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Horse Training From The Ground Up

If You Listen to Your Horse With More Than Your Ears,
You Will Hear Him Talking to You



My name is JudyRyder Duffy; we live in Arizona and have several breeds of gaited horses including Missouri Fox Trotter, Tennessee Walker, and Icelandic Horses.

We use several different/combined methods of training our horses. We take a little of this and a little of that, and whatever works best for each individual horse.

We have several email lists totalling 2,000 subscribers. One of the lists is totally dedicated to Gaited Horses, another for equine massage/complementary therapies, and others. For links to the lists, check here: Email Lists

Whether you have a new baby or a new adult horse, all training should start with ground training. It will form a foundation for your relationship with your horse.

Before starting to train, be sure that your horse has the proper nutrition and food. Grass hay is much better for horses than alfalfa hay. Grain should not be fed to horses unless they are working very hard every day and/or have jobs such as roping, jumping, racing, etc.

For horses who might be a little nervous or spooky, be sure to give them enough B vitamins and calcium/magnesium. These supplements have a calming affect in regard to stress.

Before going on to the Groundwork section, please take a look at Dr. Deb Bennett's Commandments.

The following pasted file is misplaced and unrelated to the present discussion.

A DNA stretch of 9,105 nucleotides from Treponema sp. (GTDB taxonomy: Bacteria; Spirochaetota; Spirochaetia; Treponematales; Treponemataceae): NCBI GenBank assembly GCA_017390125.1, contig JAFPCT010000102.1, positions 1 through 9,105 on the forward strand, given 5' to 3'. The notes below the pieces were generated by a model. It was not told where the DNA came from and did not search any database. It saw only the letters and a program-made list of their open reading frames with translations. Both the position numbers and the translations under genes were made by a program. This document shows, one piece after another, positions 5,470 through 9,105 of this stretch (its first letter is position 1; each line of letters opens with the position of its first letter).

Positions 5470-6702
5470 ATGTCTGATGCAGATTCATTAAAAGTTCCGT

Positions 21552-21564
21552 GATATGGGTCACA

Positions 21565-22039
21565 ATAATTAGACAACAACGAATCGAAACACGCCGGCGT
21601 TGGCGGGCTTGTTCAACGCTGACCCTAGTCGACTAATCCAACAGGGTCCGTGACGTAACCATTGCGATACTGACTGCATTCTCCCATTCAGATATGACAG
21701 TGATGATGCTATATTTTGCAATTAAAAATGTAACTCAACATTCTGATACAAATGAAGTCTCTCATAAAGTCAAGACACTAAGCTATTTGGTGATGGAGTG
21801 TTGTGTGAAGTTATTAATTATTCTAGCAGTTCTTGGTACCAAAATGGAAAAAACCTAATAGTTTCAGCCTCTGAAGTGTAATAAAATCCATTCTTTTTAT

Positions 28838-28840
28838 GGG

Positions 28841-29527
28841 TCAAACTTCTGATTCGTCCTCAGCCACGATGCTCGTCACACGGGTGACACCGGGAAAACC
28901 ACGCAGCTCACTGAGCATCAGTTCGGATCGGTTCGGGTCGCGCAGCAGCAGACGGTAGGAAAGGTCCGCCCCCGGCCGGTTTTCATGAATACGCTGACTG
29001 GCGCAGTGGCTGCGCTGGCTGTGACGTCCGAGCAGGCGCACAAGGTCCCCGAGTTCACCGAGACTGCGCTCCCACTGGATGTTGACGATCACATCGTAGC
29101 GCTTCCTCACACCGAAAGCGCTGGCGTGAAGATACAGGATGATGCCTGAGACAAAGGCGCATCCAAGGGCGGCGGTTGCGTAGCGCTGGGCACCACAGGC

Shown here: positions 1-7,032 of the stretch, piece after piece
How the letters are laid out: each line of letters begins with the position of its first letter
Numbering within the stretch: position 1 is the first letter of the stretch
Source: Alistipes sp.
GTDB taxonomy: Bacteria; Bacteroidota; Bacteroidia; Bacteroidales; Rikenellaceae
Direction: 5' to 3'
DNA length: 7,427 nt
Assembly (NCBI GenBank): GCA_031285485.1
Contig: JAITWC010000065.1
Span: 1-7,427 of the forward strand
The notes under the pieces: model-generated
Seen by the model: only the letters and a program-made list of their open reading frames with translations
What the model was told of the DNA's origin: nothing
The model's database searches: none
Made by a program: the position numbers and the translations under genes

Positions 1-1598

Many great horsemen have allowed us to use their articles on this website. We have information from the best of the best! They are glad to share the information for the good of the horse. I thank them very much for this.

While I do not necessarily agree with every single thing each person writes, uses, or endorses, the material is presented so that each person can make their own decisions as to what is best for them and their horse(s). There will be several different articles on the same subject (i.e. trailer loading) to enable owners to see their choices, experiment with different methods, and to pick what they are comfortable with.




By Robin Hood:

I always encourage people to look at lots of things and find out, not only what works for them but, what feels okay for them. You can always make any method better. I have a suggestion for anyone observing a clinician/trainer at work-- ask yourself the following questions:

Is what they are saying and what they are doing really the same? (I read many books and all the methods sound nice but in reality are not always like that.)

How does it feel to you in your heart and in your gut?